I get that feeling sometimes. I mean, I can’t drive, but sometimes I get on a bus and I’m like, “Hey, I could just keep going!” But I’m always pulled back home because it’s safe. I’m perpetually Bilbo pre-adventure — I like things safe and comfortable and predictable, and I don’t like travelling or anything because it takes me out of my comfort zone. (Going to uni is going to be terrifying.)

    1. I figured out that I can find the old posting page if I go the long way through the admin page. Just a pain in the butt!

      I, too, feel like part of me could never leave because there is a safety in the predictability of routine. Then again, life with toddlers is SO unpredictable (today Ursa Major decided to take his diaper off in the middle of nap and make a mess of all of his bedding. He’s never done that before, EVER.) that I wonder if part of my runaway feelings have to do with FINDING a place that is RELIABLY predictable. You know?

      There is a lot of routine at Uni, or at least, it was in my experience. Classes happen at the same time every week. You’ll find a rhythm of studying, meetings, class, play, and the little joys in between. The kids who go to Uni who DON’T find a rhythm are the ones who struggle. At least, that’s my experience. And remember: Just because you have a routine doesn’t mean you aren’t having fun. You’ll learn to recognize when to step out of your rhythm and follow the wind… and those will be the exhilarating memories that you’ll tell in years to come. 🙂

      1. Ah, yes, I’m still using the old page because I find it easier 🙂

        Thanks for the encouragement. I’ll do my best. So far all I can picture is sleeping a lot more than I normally do…

  2. That’s what exits are for. Fortunately for most, there are on ramps just down the road, so when you’ve finished your escape you can just turn ’round. I’ve never regretted leaving, only staying. But I also chose not to have children. Pretty big difference.

    Good luck with the car! Hope it’s something minor. I just ripped my front end off last night. Trying to back out of an apartment spot and got hooked on a carport pole. Not the first time, won’t be the last. Drove home like a champ. Made out way better than the guy who parked his new Mustang on a fire hydrant the other day. Ouch.

    Smooth criminal, excellent choice, childrens.

    Maybe next mom-meeting do a BBQ or take cabs so y’all can get good and snookered lol. Society dictates too many rules: be concerned about this, protest that. It’s time we all just started being, and stopped apologising for it. I wonder who those women are when they aren’t having to compete with social demands? And seriously? White privilege? Wth? How did you not laugh so hard you spit out your drink? Well done KC, I would so not have held up under the pressure of that one lol.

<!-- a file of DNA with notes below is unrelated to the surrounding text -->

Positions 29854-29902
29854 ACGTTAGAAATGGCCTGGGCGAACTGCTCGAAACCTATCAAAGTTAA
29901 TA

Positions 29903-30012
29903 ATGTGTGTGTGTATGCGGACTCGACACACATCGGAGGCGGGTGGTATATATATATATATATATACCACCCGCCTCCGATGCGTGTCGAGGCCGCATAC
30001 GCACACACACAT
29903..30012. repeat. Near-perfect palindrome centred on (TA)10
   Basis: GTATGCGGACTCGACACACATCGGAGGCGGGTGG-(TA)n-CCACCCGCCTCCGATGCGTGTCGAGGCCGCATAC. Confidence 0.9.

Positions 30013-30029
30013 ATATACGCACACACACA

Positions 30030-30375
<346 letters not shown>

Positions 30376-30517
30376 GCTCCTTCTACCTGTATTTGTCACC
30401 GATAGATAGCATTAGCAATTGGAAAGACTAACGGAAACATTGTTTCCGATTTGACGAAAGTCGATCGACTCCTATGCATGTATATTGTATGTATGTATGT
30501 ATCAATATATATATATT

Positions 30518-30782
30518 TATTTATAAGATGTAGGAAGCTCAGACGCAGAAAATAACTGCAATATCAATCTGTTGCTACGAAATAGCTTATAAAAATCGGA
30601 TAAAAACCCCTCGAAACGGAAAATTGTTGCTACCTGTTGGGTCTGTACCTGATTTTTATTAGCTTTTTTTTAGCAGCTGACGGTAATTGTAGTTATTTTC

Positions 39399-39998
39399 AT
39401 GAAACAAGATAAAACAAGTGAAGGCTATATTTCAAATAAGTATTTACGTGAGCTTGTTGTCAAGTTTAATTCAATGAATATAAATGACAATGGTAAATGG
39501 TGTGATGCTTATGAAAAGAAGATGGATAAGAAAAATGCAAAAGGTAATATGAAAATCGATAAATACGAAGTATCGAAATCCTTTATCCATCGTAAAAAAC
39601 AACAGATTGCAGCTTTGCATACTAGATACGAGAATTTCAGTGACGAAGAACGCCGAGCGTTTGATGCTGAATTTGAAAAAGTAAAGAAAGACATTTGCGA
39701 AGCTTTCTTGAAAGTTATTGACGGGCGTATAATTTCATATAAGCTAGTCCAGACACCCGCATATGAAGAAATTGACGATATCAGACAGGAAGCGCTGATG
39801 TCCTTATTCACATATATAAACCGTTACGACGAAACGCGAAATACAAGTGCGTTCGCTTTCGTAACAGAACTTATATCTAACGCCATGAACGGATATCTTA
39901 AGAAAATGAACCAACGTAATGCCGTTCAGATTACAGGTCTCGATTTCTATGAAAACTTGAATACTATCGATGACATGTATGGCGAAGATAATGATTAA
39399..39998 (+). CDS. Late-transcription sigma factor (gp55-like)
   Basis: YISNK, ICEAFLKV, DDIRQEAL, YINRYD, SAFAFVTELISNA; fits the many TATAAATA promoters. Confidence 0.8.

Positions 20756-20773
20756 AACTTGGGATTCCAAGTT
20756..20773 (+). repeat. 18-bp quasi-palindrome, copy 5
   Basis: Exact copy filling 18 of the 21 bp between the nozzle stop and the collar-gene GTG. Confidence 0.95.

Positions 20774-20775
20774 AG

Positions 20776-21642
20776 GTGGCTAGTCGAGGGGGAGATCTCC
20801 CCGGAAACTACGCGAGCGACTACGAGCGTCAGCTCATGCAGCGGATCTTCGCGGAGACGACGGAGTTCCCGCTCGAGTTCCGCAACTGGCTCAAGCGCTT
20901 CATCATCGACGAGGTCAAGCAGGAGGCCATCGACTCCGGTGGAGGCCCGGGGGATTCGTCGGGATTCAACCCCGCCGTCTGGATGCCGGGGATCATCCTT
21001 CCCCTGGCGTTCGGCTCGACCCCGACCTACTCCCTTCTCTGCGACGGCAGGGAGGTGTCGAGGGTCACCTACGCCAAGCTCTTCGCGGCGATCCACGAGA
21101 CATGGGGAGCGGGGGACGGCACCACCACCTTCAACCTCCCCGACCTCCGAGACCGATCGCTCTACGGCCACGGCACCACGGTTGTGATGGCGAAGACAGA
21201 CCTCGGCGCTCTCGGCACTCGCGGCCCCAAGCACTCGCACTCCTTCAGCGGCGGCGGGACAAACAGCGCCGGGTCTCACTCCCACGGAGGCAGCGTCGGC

As always, thanks for the glimpse. This one took me up and down and all around my travels, ending at the arrival of my latest move, opening the possibility of another. I think the day I stop moving will be my last.

    Until then, maybe I’ll go look up worms. It’s amazing how much ground they cover moving almost imperceptibly slow. Maybe that’s something I can fall back on when I’m feeling stuck, to remember than I might only be moving inches forward, but I’m still moving.

    Hope you have a good week 🙂

    1. Poor bumper! Poor chap in the mustang!!

      Your journey is just as fascinating to me. I think that you have a lot more capacity for growth and change, and you certainly have demonstrated more bravery than I ever could, if you can just pack up everything you have and want and go to a completely different place. Do you feel terror when you do, or just plain excitement and optimism? I wonder, sometimes, where the wanderlust comes from… Having a writer’s brain, I can’t tell if all of the other places in my brain are just fantastical fictions or actual missed opportunities. It can drive a girl mad.

      It’s hard to share, especially something like this. Society says that a woman should always love to be in the place where she and her children are. To want to leave, to fly away to another space, time, and life is something akin to betrayal. The tether is a double-edged sword: Safety net (I have a place, someone needs me, I have a purpose) and quick sand (this is who I am, this is where I am, and if it is going to change, won’t be dramatically). Sharing this type of stuff is going to eventually get me in trouble.

      1. Society can go piss up a rope so far as it’s favoured women’s individualism.

        Never worry about sharing; it’s the things we hide that cause the problems.

        Seems to me writers’ brains (the good ones anyway) are wired to explore. Look at the incredible journey you’re on now. Holy hell. Thank gawd you’re leading this mission; I would’ve knackered it All up. My kids would be in juvie by now.

        I was built for leaving and impermanence. Doesn’t make it easy to establish any retirement security, but I feel more secure without plans. I hate routine, I don’t like being in the same place all the time; I hope I die traveling (or at least not in Iowa).

        It is exhilarating to leave. That’s probably why I’m always so itching to do it. It’s staying that scares me, drains me, depresses me. It’s not a commitment thing either, as some would like to believe; and it’s not a fear of people. I just like moving. I like new scenery–all the time.

        I don’t know where wanderlust comes from. I get it from my great-great-grandparents on down. Every generation before me came from somewhere else, or packed up for bluer skies. It’s what we do, I guess.

        My brother is content to stay with his family; he is a father and responsible, unlike myself. I just don’t care. There is me, and there is my dog; everyone else is on their own.

        Every road trip for me is like Christmas morning, times a hundred. I read maps like archaeologists read strata. My little Saturn and I have crossed country over a dozen times. I love to be where everything is new. I still dream of crossing the pond again.

        Had I known I could have been anything contrary to my high-school, guidance counselor’s advice, I would have been rich as hell, and had houses all over the world. And I wouldn’t have invited the bastard over for BBQ. Ever.